With all of that in mind, a friend and I decided to toast this new venture with – what else? – a bit of the bubbly. So we headed to Bite in Hillcrest, the only champagne Happy Hour in San Diego that I am aware of (e-mail me at email@example.com if I am wrong).
On busy University Avenue, Bite is fronted with angled parking (free after 6 p.m.) but street parking nearby was plentiful on a weekday evening.
Walking in to the restaurant I had that sinking feeling that Bite’s Happy Hour might be less than a “deal.” The lounge area includes chocolate leather sofas, four leather armchairs and a fluffy red carpet. Farther in, three white contemporary pub tables are flanked by three chairs each, while an artfully arranged wine wall displays bottles, votive candles and Bite’s ubiquitous “W” art, an homage to chef Chris Walsh. Five patio tables along the sidewalk and a large inside dining room with tables and booths complete the restaurant.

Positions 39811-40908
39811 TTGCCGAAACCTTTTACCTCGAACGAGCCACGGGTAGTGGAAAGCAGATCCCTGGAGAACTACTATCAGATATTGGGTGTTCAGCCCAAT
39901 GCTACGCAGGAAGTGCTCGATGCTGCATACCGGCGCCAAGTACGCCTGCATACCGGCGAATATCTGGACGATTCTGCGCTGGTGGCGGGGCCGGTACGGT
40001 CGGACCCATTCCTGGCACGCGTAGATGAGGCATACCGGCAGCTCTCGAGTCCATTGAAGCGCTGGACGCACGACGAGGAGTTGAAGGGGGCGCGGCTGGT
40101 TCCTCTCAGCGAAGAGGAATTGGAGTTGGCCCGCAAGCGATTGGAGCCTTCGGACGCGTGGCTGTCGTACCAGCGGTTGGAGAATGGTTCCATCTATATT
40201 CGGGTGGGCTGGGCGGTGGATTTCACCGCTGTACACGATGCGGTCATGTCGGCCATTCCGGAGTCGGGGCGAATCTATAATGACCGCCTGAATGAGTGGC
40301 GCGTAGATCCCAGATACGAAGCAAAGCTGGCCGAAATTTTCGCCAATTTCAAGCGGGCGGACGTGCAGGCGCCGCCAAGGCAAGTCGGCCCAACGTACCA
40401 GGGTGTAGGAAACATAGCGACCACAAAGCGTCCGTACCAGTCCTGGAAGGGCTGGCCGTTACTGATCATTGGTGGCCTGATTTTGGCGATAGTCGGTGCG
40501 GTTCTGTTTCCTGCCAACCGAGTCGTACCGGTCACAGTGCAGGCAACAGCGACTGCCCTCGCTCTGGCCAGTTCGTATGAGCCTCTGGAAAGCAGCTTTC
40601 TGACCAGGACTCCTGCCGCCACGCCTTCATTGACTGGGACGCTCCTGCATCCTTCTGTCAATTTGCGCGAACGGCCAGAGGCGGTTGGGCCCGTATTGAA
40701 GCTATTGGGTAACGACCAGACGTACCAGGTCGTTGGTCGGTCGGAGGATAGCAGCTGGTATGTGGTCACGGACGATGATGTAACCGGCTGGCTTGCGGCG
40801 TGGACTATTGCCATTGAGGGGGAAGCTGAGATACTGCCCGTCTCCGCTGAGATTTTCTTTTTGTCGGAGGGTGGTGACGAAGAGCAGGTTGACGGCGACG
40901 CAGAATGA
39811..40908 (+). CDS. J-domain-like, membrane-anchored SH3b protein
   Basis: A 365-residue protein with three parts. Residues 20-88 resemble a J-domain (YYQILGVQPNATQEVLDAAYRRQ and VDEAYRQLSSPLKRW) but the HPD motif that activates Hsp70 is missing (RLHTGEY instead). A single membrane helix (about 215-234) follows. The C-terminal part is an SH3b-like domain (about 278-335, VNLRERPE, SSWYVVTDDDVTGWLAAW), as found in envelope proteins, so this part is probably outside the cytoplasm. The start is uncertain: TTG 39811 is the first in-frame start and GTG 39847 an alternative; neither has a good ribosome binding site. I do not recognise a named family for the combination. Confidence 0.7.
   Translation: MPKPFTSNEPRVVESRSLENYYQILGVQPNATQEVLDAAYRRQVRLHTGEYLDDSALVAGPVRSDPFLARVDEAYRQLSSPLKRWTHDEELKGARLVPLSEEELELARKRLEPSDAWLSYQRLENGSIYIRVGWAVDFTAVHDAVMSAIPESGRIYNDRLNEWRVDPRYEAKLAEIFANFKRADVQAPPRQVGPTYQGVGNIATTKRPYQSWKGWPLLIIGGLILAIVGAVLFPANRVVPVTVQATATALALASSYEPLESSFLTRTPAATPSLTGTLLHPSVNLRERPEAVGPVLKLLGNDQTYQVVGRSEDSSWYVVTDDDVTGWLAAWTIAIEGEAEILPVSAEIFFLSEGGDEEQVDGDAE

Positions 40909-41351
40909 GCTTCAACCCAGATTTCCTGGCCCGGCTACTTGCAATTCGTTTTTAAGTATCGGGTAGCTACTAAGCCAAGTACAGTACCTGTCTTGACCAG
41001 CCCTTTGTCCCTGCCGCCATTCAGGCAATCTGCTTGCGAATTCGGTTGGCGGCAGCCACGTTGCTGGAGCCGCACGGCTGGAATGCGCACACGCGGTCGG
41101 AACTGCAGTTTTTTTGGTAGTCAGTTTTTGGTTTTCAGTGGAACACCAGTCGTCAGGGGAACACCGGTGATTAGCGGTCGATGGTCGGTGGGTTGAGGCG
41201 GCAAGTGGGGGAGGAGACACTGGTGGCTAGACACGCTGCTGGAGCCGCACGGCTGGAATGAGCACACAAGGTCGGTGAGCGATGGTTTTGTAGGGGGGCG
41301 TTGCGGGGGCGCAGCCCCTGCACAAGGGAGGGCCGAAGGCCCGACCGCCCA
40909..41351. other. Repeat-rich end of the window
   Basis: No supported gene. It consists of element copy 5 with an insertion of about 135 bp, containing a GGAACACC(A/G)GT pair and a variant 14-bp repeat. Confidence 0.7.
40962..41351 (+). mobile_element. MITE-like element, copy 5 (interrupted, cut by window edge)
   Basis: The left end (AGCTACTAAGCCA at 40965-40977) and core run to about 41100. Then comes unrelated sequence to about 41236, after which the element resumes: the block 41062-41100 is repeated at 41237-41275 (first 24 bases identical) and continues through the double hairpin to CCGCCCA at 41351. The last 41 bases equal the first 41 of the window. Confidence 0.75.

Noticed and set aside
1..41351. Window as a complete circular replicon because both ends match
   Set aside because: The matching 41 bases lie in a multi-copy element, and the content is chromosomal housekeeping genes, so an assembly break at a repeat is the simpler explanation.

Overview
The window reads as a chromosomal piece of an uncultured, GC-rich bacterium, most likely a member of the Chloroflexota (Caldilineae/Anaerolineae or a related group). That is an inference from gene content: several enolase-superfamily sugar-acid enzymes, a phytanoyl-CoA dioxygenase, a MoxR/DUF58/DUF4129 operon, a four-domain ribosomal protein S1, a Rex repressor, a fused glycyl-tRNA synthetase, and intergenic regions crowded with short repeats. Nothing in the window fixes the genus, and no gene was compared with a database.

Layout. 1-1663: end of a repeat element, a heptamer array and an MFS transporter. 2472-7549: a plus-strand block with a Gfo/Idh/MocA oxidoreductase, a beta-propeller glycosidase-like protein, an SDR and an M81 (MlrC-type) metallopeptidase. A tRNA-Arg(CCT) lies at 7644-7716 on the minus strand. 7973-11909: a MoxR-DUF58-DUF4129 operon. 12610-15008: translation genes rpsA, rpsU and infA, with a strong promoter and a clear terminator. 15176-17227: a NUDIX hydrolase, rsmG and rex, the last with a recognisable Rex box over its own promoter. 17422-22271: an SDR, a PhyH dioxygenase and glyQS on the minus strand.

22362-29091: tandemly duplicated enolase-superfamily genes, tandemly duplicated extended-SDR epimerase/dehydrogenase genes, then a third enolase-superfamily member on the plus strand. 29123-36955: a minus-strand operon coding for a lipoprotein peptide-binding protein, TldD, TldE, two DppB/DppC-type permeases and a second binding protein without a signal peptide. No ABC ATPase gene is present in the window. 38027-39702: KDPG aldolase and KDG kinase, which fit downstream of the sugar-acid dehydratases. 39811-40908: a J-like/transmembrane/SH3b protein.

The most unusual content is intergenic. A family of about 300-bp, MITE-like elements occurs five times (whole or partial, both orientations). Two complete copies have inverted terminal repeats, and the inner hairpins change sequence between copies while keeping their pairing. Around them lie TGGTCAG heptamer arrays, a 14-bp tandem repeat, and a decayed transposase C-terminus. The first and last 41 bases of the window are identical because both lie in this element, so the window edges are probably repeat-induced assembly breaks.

In this case, however, looks were deceiving. While the ambience definitely was polished, my companion’s assessment of “fancy but not pretentious” seemed apt. Servers were in T-shirts, for example, and the vibe was anything but stuffy with modern – yet not thumping or loud – music.
The greeter did not ask us for our seating preference but took us to one of the white high tables, which we both found comfortable. He provided us with a Happy Hour menu plus the dinner menu and wine list. A carafe of water and glasses quickly appeared – and I so appreciate places that give a pitcher or carafe so you don’t have to wait or ask for refills, especially when dehydrating alcohol is involved.